Study finds farmworkers fear seeking medical attention during pandemic

February 10, 2021 /

A recent study reports the need for policy reform in order to aid California’s essential farmworkers as data shows that farmworkers have had an increase in anxiety due to the COVID-19 pandemic. 

The COVID-19 Farmworker Study (COFS), facilitated by the California Institute for Rural Communities, surveyed 915 California farmworkers and conducted in-depth interviews with 63 California farmworkers as part of phase 2 of the organization’s study and found disproportionate access to healthcare, testing, vaccinations, financial relief, and food. 

The data shows that almost 25 percent of farmworkers surveyed were afraid to seek medical services. Fifty-four percent of respondents stated that the possible large costs, the lack of insurance and sick leave prevented them from seeking this healthcare. 

“I would be afraid to go to the hospital with my daughters because I could be blamed for neglect if I didn’t take them soon enough,” said a Kern County orchard worker. “Then, they would separate us and deport us.”

Another farmworker from the desert region said he fears becoming asymptomatic and spreading the virus to his friends and family.

“I am afraid of getting sick, but what keeps me up at night is the thought that I  am infectious but without symptoms, and it makes me think maybe it’s my fault  they closed our workplace, because I infected all of my friends,” said Edurado, a farmworker from the Desert Region. “That’s a big fear that invades my thoughts.”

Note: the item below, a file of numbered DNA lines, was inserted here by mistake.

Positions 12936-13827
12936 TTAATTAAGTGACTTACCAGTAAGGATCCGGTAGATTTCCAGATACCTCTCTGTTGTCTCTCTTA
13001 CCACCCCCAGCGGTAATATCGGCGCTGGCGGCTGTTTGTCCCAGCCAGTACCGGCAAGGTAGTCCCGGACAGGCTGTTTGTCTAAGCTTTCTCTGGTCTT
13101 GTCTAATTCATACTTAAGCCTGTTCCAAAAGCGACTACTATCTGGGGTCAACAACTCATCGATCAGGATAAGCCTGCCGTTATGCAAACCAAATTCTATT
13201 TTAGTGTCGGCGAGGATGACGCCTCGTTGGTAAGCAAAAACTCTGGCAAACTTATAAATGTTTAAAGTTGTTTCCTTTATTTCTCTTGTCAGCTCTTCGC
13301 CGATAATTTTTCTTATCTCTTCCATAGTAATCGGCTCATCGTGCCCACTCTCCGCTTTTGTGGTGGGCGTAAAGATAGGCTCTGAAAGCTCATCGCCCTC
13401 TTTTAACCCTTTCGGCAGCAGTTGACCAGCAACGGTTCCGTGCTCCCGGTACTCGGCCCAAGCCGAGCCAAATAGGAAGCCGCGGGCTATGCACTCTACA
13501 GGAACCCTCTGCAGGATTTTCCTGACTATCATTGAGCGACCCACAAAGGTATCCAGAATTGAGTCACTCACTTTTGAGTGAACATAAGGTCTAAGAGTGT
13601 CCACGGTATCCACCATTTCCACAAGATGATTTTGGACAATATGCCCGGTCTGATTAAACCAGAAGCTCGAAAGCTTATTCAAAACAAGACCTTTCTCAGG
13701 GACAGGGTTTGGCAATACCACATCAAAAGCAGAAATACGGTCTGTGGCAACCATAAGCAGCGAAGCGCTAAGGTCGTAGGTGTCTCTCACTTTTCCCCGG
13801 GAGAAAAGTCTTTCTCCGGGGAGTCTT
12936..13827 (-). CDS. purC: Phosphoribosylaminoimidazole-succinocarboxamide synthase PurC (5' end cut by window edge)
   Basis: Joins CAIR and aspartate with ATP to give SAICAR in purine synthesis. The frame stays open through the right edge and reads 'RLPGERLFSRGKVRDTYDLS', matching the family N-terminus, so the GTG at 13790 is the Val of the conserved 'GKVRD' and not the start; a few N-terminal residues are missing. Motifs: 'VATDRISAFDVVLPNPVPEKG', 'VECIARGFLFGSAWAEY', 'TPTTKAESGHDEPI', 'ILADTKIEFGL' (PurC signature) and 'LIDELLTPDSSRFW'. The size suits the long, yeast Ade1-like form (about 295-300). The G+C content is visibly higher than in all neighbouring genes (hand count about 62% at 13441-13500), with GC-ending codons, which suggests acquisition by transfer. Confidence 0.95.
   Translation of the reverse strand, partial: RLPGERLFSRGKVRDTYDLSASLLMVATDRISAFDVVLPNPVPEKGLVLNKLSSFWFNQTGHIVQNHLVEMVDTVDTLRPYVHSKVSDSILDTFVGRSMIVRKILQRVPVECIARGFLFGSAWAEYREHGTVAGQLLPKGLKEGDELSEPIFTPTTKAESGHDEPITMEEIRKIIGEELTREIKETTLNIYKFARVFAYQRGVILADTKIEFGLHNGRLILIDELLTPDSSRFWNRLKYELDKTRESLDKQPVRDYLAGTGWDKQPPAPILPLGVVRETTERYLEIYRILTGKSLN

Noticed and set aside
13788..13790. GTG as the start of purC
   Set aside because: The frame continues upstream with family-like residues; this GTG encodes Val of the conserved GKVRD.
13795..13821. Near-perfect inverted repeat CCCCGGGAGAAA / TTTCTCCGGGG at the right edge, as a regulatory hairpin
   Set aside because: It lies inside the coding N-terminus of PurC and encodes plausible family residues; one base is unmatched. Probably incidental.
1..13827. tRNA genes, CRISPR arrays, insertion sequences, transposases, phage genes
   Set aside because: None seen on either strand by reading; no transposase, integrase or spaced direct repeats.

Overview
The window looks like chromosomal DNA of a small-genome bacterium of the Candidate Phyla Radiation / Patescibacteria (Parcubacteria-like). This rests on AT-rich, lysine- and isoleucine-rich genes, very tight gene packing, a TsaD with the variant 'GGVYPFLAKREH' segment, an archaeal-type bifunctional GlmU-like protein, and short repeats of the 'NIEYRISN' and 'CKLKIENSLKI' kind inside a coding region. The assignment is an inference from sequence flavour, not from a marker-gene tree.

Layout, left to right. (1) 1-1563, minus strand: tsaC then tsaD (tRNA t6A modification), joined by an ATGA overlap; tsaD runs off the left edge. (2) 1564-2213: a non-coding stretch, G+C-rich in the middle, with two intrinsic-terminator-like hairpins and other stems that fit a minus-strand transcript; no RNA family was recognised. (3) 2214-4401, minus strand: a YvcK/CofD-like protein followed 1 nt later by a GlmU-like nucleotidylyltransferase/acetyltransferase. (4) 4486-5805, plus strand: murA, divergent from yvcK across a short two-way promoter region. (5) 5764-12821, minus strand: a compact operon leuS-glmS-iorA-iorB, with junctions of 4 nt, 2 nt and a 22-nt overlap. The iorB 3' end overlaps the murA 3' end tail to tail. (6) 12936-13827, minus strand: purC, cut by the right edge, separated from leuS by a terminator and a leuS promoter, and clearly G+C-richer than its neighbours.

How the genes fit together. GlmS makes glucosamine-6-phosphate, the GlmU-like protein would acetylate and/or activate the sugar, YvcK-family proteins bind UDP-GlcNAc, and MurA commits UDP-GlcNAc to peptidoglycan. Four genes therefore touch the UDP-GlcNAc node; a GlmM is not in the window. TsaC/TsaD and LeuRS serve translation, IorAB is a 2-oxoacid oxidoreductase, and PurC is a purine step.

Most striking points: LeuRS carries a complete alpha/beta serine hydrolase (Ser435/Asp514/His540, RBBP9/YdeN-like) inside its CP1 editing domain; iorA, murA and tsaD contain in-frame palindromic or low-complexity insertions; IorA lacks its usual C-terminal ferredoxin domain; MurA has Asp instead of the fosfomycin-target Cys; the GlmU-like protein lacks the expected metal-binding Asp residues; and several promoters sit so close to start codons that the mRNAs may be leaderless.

The COFS calls for engaged conversation to dismantle these inequalities and mobilize the support California farmworkers need. This includes creating outreach and working alongside organizations that serve farmers and advocating on the behalf of farmworkers at all levels of government. In the phase two  of the COFS report, policy recommendations include: 

1. Expand and simplify access to income and safety net resources and services that move beyond education and overcome barriers for farmworkers, regardless  of documentation status. 

2. Expand healthcare access and coverage regardless of documentation  status. 

3. Engage farmworkers and farmworker-serving CBOs to design and  implement direct services, workplace safety, education, and outreach that  will meet local COVID-19 needs. 

4. Expand and simplify access to disaster income and safety net relief for  farmworkers, regardless of documentation. 

5. Ease the barriers for farmworkers to report COVID-19 related complaints,  protect against retaliations, and bolster health and safety enforcement and  compliance agencies.

6. Address language barriers by including visual education along with  Mexican Indigenous, Asian and non-academic Spanish languages in culturally  appropriate literacy levels.” 

These policy reformation can be done through the advocacy of the California Division of Occupational Safety and Health, CARES Act, and community based organizations.